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You Oughta Know: Classroom Library Cards

Hi Teacher Friends! So glad you are stopping by on this fabulous blog hop hosted by the wonderful Jasmine McClain from Buzzin with Mrs. McClain. This month, I thought you oughta know about setting up a classroom library.

One of my teacher friends, Chelsea, sought my help with setting up her classroom library before the start of school. She works in a charter school and there is NO central library for the students to use. I, for one, was really thrown by this. The library was my favorite place to be as a child, so I felt so bad about these kids missing out of the joy of a room that smells of learning and old books. When I was in elementary school, I would literally spend all my time in the library putting books back and helping the librarian, instead of playing outside like a normal child. Probably explains why I love books, kids, and learning so much.
Me and My sister. I know it looks like Little House on the Prairie but it was the early 90s people.
Anyhoo, my love of libraries aside, Chelsea needed a system in her classroom that would keep track of the books and have minimal interruption for her. Instead of central library, each teacher has a classroom library that students can check books out of by their homeroom.

Below is a view of the classroom before 
I know! Those walls need some love! Keep Reading below!

Each of the books were sorted by their lexile level and by their genre. She needed a way of categorizing them, labeling them for easy return, a recommendation system, and a clear checkout system. Whoa, I know. A lot. 

Everything is manageable if you approach in bite sized pieces. 

The information below references the work I did with Chelsea. 
Take it. Apply it. Use it.

Step 1: Establish clear grouping system for the books

Grouping your books by genre is one step away from the madness. Think of a few methods and weigh the pros and cons of each method.   She had already developed rough categories for all of her books, so we were able to think of more age appropriate categories for some of her books. The mere act of explaining her system to me gave her insight to potential issues that we could then work to troubleshoot around. She ended up sorting them by their lexile level (collected from Scholastic) and genres that would work with middle school children.

Step 2: Think through accountability systems for your classroom library

Use the following questions as guides:
  • How will the books get put back in the correct bin?
  • How will you know who has what book?
  • What times can students check out books?
  • Is there a penalty for lost books?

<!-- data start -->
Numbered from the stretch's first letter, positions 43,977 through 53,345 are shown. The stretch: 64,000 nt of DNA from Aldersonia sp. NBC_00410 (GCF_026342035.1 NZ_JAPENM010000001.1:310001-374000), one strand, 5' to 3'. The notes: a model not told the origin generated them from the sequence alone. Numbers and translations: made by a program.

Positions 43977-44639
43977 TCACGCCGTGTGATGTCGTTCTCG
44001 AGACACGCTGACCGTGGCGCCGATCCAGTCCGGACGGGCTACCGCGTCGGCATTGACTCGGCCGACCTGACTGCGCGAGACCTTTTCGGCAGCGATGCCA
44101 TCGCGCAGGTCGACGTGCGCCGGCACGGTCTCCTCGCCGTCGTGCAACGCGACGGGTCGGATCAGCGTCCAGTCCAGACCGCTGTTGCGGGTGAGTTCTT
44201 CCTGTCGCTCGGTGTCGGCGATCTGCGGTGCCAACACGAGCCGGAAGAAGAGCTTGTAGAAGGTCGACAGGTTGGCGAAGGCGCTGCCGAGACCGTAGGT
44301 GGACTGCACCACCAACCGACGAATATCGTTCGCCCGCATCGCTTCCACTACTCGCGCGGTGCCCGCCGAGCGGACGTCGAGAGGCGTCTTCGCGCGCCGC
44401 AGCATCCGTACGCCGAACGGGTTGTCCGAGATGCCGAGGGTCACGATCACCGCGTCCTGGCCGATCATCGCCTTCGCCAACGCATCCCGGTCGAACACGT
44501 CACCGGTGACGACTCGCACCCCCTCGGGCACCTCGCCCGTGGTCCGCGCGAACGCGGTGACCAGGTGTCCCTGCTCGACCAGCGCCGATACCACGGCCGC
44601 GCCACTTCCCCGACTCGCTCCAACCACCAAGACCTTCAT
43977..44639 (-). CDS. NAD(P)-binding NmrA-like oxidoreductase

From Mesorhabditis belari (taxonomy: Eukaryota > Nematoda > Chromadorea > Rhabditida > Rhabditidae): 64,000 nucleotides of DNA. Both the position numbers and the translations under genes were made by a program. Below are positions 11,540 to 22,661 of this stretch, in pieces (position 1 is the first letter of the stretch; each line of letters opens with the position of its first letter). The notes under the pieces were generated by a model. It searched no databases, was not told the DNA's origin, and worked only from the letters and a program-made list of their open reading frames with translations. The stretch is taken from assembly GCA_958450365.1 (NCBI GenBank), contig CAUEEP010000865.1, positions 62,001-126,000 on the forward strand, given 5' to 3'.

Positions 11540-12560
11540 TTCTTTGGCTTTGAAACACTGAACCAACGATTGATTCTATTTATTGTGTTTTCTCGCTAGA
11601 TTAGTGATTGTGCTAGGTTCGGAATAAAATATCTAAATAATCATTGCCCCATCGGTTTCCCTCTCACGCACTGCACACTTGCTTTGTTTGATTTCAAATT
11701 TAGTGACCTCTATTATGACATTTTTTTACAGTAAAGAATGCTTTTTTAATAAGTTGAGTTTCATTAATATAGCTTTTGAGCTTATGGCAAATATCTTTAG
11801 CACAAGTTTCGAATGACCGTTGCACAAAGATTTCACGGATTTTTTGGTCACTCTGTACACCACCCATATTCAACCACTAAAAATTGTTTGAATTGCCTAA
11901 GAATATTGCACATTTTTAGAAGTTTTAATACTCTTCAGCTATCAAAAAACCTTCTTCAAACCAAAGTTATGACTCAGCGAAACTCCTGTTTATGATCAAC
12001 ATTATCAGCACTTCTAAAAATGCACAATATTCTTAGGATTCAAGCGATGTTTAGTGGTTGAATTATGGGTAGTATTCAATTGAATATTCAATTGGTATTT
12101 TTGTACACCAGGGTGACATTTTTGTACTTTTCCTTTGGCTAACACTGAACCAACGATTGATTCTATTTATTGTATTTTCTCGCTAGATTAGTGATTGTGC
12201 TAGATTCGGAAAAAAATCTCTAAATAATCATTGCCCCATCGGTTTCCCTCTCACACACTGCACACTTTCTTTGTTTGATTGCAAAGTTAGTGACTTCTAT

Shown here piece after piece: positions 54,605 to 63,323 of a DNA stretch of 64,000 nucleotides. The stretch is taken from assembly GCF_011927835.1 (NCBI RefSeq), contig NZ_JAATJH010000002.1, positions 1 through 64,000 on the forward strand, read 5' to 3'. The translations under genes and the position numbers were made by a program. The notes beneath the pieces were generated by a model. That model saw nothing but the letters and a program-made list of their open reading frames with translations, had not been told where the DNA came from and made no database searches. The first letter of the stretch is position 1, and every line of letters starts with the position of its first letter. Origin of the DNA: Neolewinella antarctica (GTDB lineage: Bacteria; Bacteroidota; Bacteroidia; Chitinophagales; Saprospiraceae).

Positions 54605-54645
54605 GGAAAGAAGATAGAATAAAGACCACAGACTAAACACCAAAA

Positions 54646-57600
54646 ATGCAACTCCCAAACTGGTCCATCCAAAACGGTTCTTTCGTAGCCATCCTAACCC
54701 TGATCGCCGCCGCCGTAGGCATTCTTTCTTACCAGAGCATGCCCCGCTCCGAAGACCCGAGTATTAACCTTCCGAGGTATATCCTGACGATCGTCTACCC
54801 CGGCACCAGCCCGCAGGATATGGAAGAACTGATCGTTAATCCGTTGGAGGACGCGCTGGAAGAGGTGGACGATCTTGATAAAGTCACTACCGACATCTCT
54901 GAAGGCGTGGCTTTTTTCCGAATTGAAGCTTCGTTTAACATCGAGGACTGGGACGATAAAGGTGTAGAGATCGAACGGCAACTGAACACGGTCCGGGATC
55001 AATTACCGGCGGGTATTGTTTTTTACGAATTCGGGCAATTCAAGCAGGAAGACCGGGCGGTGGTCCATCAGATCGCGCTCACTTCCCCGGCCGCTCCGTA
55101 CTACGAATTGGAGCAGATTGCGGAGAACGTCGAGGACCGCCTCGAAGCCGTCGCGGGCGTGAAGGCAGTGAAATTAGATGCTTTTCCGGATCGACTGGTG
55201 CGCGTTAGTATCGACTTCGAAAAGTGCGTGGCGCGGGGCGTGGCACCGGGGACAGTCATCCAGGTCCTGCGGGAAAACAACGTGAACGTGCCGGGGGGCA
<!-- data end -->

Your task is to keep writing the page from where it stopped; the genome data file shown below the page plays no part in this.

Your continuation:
• Can they take the books home?
  • How are students engaging with the text?
  • What can students do to show their comprehension?
  • Is there a goal of the number of books for the student to read?
  • What are your specific goal for student reading levels?
Based on working together, we combined her responses to the questions to create a system that will work in her classroom. 

Step 3: Implement

 Below is the final iteration of our work together. 
1. Bin Labels

Chelsea decided on a star theme. I quickly made these labels for her to place on the front of her bins. Follow this link if you want to download them. Unfortunately, these aren't editable but you can see what they look like.

As always, just email if there are any changes you would need to make them yours :)

2. Library Cards

I created these library cards to place inside of standard sized library card holders.

The card is designed to peek out of the top of the holder. Each holder is labeled with the student's name and lexile level so that Chelsea can see who has what book and if that book was an appropriate choice for them. Looking back at the questions, it is easy to see that we thought about the consequences of the lost books.  Each student had to sign their card to promise to take care of the book and they were responsible for replacing the book if it were lost. 
This is the link for the Reading Check Out Cards if you are interested. :)

3. Independent Reading Tracker
Chelsea set the goal of 15 books for the semester, along with specific requirements of  how many books from a specific genre were required for the students. This accountability tracker is maintained by the students and checked periodically. This system provides the students with more flexibility and choice in the selection of their books, which is important for their interest and motivation for reading. 

4.Star Recommendation Tags
I created star tags so that the students could recommend specific books to their classmates. It was designed so that that blank space from the first picture will be filled up with lovely stars and book recommendations. She is going to color code them by genre so that students can get specific information on a specific genre to fulfill their reading requirements.

Step 4: Enjoy the silence of children reading

This really is the whole point of this system. Students who didn't have access to a standard library now have an organized system for selecting texts of their choice and meet their outcomes.  YAY!

Thanks so much for reading and learning with me today! 
Chelsea also ended up using these free reading comprehension trackers to help track her students; reading comprehension. Click the picture if you would like it for you very own!

Thanks again to Jasmine for hosting! Now, keep hopping and winning at life in general!

1 comment

  1. Thank you for the wonderful labels. I especially love that they have the bin numbers on them.


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